While hosting an event in your home can be a lot of fun, there are also practical aspects to think about for keeping everyone safe. Opening your home to a larger group of people than usual also means opening yourself up to greater liability. Here are some questions to ask about the logistics of keeping guests safe at your home event.
Who Is Responsible for the Event?
Your safety planning might look different if you are hosting an event for friends, coworkers, or acquaintances that belong to the same organization as you. There is a different level of formality and expectations involved with each group. And if you are offering your home for a company party or an organization's meeting or special event, you might be able to call upon these people to offer help with planning or footing the costs of making the event safe.
What Are the Requirements of the Event?
What things are needed to make the even both safe and functional? For instance, does the event require an open space for more activity and movement? Is there electrical equipment that needs certain cabling or a lot of electrical power? These are things to think about upfront to be sure that you can offer what the party needs while keeping it safe.
For example, if there is consuming electrical equipment involved, don't simply plug a sound system into extension cords; this would be a fire risk. An electrician would be needed to install additional outlets or circuit breakers. Of course, if this is a one time event, you might not want to look into this expense, but it's definitely worth it if you plan to host more events in the future.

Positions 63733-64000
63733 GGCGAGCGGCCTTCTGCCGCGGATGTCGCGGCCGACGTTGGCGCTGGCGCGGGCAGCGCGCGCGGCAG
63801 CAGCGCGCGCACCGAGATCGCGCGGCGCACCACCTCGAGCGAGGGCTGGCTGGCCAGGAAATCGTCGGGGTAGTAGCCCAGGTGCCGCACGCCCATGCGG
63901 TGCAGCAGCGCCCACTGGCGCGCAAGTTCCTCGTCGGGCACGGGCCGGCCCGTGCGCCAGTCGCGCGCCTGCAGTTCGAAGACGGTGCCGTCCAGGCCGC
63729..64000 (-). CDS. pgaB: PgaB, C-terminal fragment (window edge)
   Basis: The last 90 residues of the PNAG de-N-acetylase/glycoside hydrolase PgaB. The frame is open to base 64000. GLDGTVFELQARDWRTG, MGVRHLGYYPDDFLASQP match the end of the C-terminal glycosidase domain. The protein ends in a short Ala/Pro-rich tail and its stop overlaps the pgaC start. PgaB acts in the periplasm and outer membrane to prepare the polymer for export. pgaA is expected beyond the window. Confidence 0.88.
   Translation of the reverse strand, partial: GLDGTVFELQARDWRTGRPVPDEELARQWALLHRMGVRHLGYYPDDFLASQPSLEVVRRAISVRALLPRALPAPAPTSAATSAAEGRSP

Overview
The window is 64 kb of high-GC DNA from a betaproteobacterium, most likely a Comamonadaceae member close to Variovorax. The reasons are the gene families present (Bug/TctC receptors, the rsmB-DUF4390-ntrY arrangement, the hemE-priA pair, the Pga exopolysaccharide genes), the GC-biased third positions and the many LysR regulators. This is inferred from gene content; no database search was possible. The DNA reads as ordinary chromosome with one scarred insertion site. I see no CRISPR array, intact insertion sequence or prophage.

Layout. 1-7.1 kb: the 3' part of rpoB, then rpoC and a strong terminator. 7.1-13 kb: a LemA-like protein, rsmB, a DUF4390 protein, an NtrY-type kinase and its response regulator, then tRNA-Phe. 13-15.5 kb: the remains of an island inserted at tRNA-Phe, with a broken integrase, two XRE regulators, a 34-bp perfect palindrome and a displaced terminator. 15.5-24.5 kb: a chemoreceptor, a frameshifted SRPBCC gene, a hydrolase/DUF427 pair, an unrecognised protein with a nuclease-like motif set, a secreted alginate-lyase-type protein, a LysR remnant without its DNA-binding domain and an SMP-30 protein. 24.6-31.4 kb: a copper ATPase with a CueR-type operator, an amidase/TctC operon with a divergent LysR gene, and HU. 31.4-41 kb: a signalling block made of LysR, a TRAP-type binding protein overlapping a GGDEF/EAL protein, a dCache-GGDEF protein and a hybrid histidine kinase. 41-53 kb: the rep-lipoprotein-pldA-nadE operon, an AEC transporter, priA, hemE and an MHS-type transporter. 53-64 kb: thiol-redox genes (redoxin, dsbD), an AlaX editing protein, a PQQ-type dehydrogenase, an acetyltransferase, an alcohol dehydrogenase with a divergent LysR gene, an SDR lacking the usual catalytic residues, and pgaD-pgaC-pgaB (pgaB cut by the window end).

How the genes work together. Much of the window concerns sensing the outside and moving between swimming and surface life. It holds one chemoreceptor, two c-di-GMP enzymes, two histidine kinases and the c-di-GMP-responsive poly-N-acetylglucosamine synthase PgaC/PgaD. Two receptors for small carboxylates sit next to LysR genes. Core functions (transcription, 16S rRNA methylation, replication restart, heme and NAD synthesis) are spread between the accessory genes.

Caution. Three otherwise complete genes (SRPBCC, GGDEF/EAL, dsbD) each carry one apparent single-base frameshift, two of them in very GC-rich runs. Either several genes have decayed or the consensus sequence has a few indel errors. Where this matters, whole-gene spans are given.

How Will People Move Throughout the Space?
Another thing to think about is how safely people will move through your home. For example, are there clear and wide walkways? Are the exits clearly marked for event-goers?
How Will You Cool the Space?
Cooling is another thing to think about when you have a lot of people in a smaller space. To keep people from dehydrating, getting overheated, or possibly fainting, consider renting fans to ventilate the area. It's possible to rent fans for events as a one-day contract.
Who Is in Charge if an Emergency Occurs?
Finally, know who you will call on to act in case of an emergency. This could be the owner of the home. It might be the leader of the group, or it could be a volunteer with medical experience. Whoever it is, this person would be the primary decision maker in case someone gets hurt or there is another accident during the event. While thinking about these things isn't the most fun part of event planning, you will be glad that you did if there is a problem.